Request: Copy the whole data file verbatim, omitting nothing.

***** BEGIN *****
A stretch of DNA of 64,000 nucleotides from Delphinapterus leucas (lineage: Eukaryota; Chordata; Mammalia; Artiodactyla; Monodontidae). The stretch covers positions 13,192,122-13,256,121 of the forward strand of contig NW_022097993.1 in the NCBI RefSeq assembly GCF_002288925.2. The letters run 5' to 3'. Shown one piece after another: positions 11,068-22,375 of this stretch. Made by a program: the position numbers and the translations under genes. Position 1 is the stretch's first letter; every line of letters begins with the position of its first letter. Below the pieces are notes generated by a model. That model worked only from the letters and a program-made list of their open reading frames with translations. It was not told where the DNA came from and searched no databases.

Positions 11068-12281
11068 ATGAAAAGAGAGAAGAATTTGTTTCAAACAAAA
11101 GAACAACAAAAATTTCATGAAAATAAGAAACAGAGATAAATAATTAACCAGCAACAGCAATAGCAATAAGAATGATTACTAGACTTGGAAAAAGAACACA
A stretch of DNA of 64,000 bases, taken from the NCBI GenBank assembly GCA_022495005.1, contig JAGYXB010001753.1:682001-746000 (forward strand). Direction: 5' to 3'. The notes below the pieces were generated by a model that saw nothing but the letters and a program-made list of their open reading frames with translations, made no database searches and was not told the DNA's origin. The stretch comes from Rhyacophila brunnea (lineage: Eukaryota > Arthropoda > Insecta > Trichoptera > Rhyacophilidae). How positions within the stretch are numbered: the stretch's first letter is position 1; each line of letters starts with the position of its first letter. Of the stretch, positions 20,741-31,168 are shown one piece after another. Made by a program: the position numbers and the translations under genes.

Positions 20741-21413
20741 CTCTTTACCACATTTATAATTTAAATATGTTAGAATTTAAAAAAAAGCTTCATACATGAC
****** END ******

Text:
A stretch of DNA of 64,000 nucleotides from Delphinapterus leucas (lineage: Eukaryota; Chordata; Mammalia; Artiodactyla; Monodontidae). The stretch covers positions 13,192,122-13,256,121 of the forward strand of contig NW_022097993.1 in the NCBI RefSeq assembly GCF_002288925.2. The letters run 5' to 3'. Shown one piece after another: positions 11,068-22,375 of this stretch. Made by a program: the position numbers and the translations under genes. Position 1 is the stretch's first letter; every line of letters begins with the position of its first letter. Below the pieces are notes generated by a model. That model worked only from the letters and a program-made list of their open reading frames with translations. It was not told where the DNA came from and searched no databases.

Positions 11068-12281
11068 ATGAAAAGAGAGAAGAATTTGTTTCAAACAAAA
11101 GAACAACAAAAATTTCATGAAAATAAGAAACAGAGATAAATAATTAACCAGCAACAGCAATAGCAATAAGAATGATTACTAGACTTGGAAAAAGAACACA
A stretch of DNA of 64,000 bases, taken from the NCBI GenBank assembly GCA_022495005.1, contig JAGYXB010001753.1:682001-746000 (forward strand). Direction: 5' to 3'. The notes below the pieces were generated by a model that saw nothing but the letters and a program-made list of their open reading frames with translations, made no database searches and was not told the DNA's origin. The stretch comes from Rhyacophila brunnea (lineage: Eukaryota > Arthropoda > Insecta > Trichoptera > Rhyacophilidae). How positions within the stretch are numbered: the stretch's first letter is position 1; each line of letters starts with the position of its first letter. Of the stretch, positions 20,741-31,168 are shown one piece after another. Made by a program: the position numbers and the translations under genes.

Positions 20741-21413
20741 CTCTTTACCACATTTATAATTTAAATATGTTAGAATTTAAAAAAAAGCTTCATACATGAC